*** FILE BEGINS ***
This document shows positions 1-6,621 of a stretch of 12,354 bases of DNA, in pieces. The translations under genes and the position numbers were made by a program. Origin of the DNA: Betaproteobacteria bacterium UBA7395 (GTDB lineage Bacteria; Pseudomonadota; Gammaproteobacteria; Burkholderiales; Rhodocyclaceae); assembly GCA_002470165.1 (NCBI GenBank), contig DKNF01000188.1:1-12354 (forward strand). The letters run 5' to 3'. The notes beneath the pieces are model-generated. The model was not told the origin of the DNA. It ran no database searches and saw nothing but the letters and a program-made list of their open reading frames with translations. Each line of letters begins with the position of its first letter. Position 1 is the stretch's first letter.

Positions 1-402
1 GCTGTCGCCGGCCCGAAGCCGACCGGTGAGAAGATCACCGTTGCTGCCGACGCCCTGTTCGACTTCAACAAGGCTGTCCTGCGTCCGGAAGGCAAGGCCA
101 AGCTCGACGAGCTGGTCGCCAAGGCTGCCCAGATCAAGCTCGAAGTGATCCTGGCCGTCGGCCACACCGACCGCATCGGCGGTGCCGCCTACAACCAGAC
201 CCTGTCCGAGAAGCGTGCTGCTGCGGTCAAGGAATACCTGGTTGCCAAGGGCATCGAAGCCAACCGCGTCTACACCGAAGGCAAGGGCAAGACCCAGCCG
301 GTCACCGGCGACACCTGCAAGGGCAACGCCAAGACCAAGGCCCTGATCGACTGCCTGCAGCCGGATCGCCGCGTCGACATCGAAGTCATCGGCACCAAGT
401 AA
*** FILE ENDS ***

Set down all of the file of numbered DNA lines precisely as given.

This document shows positions 1-6,621 of a stretch of 12,354 bases of DNA, in pieces. The translations under genes and the position numbers were made by a program. Origin of the DNA: Betaproteobacteria bacterium UBA7395 (GTDB lineage Bacteria; Pseudomonadota; Gammaproteobacteria; Burkholderiales; Rhodocyclaceae); assembly GCA_002470165.1 (NCBI GenBank), contig DKNF01000188.1:1-12354 (forward strand). The letters run 5' to 3'. The notes beneath the pieces are model-generated. The model was not told the origin of the DNA. It ran no database searches and saw nothing but the letters and a program-made list of their open reading frames with translations. Each line of letters begins with the position of its first letter. Position 1 is the stretch's first letter.

Positions 1-402
1 GCTGTCGCCGGCCCGAAGCCGACCGGTGAGAAGATCACCGTTGCTGCCGACGCCCTGTTCGACTTCAACAAGGCTGTCCTGCGTCCGGAAGGCAAGGCCA
101 AGCTCGACGAGCTGGTCGCCAAGGCTGCCCAGATCAAGCTCGAAGTGATCCTGGCCGTCGGCCACACCGACCGCATCGGCGGTGCCGCCTACAACCAGAC
201 CCTGTCCGAGAAGCGTGCTGCTGCGGTCAAGGAATACCTGGTTGCCAAGGGCATCGAAGCCAACCGCGTCTACACCGAAGGCAAGGGCAAGACCCAGCCG
301 GTCACCGGCGACACCTGCAAGGGCAACGCCAAGACCAAGGCCCTGATCGACTGCCTGCAGCCGGATCGCCGCGTCGACATCGAAGTCATCGGCACCAAGT
401 AA